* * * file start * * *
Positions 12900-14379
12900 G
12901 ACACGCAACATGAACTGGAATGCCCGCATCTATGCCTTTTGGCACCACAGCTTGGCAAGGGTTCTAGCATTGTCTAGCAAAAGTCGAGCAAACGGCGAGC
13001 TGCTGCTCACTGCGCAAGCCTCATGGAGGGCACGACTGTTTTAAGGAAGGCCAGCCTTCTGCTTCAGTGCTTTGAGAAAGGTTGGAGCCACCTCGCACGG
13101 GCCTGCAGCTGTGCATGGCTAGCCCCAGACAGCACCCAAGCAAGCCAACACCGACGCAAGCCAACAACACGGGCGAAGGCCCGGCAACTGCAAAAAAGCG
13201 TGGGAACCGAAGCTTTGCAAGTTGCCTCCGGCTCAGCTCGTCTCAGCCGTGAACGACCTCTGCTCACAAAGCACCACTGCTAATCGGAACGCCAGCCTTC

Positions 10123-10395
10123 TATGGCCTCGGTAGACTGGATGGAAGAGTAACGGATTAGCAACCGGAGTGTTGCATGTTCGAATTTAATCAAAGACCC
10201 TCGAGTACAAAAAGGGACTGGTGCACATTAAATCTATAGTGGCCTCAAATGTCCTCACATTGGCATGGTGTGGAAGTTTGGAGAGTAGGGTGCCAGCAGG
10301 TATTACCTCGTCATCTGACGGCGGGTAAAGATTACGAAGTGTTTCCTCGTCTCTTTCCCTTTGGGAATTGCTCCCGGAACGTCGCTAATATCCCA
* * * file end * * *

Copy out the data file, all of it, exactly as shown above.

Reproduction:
Positions 12900-14379
12900 G
12901 ACACGCAACATGAACTGGAATGCCCGCATCTATGCCTTTTGGCACCACAGCTTGGCAAGGGTTCTAGCATTGTCTAGCAAAAGTCGAGCAAACGGCGAGC
13001 TGCTGCTCACTGCGCAAGCCTCATGGAGGGCACGACTGTTTTAAGGAAGGCCAGCCTTCTGCTTCAGTGCTTTGAGAAAGGTTGGAGCCACCTCGCACGG
13101 GCCTGCAGCTGTGCATGGCTAGCCCCAGACAGCACCCAAGCAAGCCAACACCGACGCAAGCCAACAACACGGGCGAAGGCCCGGCAACTGCAAAAAAGCG
13201 TGGGAACCGAAGCTTTGCAAGTTGCCTCCGGCTCAGCTCGTCTCAGCCGTGAACGACCTCTGCTCACAAAGCACCACTGCTAATCGGAACGCCAGCCTTC

Positions 10123-10395
10123 TATGGCCTCGGTAGACTGGATGGAAGAGTAACGGATTAGCAACCGGAGTGTTGCATGTTCGAATTTAATCAAAGACCC
10201 TCGAGTACAAAAAGGGACTGGTGCACATTAAATCTATAGTGGCCTCAAATGTCCTCACATTGGCATGGTGTGGAAGTTTGGAGAGTAGGGTGCCAGCAGG
10301 TATTACCTCGTCATCTGACGGCGGGTAAAGATTACGAAGTGTTTCCTCGTCTCTTTCCCTTTGGGAATTGCTCCCGGAACGTCGCTAATATCCCA